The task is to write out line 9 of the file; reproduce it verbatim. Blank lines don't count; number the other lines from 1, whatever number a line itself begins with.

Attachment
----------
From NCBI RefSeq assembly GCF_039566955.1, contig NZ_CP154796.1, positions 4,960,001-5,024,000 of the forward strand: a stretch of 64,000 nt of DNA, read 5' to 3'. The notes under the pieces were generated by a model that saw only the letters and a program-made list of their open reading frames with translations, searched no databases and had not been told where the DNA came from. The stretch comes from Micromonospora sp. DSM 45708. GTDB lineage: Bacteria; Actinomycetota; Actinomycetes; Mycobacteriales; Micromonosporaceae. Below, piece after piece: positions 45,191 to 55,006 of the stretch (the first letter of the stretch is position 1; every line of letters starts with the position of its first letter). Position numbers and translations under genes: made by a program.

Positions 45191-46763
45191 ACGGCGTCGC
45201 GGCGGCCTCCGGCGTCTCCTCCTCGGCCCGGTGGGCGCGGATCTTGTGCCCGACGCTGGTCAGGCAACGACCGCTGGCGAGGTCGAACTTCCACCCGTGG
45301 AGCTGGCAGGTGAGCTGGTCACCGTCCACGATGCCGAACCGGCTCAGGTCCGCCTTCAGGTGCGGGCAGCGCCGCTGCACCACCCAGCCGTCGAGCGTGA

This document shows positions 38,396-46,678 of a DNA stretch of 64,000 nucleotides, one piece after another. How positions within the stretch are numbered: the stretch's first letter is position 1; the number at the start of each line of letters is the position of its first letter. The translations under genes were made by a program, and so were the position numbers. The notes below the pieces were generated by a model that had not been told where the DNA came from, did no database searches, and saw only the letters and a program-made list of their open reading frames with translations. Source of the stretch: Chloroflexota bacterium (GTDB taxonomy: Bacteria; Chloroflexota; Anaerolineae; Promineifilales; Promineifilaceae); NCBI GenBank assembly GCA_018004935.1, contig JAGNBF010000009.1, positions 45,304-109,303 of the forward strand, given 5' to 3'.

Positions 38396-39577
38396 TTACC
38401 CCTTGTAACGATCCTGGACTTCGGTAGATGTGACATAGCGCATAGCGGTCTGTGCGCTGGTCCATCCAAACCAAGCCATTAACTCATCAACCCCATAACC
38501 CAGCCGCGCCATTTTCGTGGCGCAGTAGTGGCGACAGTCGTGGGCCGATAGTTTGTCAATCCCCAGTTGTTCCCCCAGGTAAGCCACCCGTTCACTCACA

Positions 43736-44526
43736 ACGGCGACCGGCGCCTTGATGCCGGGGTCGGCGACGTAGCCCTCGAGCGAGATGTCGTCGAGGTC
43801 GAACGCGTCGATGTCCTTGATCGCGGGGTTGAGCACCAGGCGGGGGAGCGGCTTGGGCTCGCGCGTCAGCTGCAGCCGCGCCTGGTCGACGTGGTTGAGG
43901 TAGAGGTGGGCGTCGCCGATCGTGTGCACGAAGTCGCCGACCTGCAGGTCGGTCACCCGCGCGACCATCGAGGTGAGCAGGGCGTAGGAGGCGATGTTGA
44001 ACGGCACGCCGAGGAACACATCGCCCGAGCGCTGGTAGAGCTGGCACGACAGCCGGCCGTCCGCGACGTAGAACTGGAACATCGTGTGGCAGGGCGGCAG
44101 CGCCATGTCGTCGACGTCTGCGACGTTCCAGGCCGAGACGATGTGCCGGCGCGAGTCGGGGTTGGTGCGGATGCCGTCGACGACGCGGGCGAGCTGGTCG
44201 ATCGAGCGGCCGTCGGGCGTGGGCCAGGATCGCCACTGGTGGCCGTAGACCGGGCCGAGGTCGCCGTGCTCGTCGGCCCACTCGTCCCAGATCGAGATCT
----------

38401 CCTTGTAACGATCCTGGACTTCGGTAGATGTGACATAGCGCATAGCGGTCTGTGCGCTGGTCCATCCAAACCAAGCCATTAACTCATCAACCCCATAACC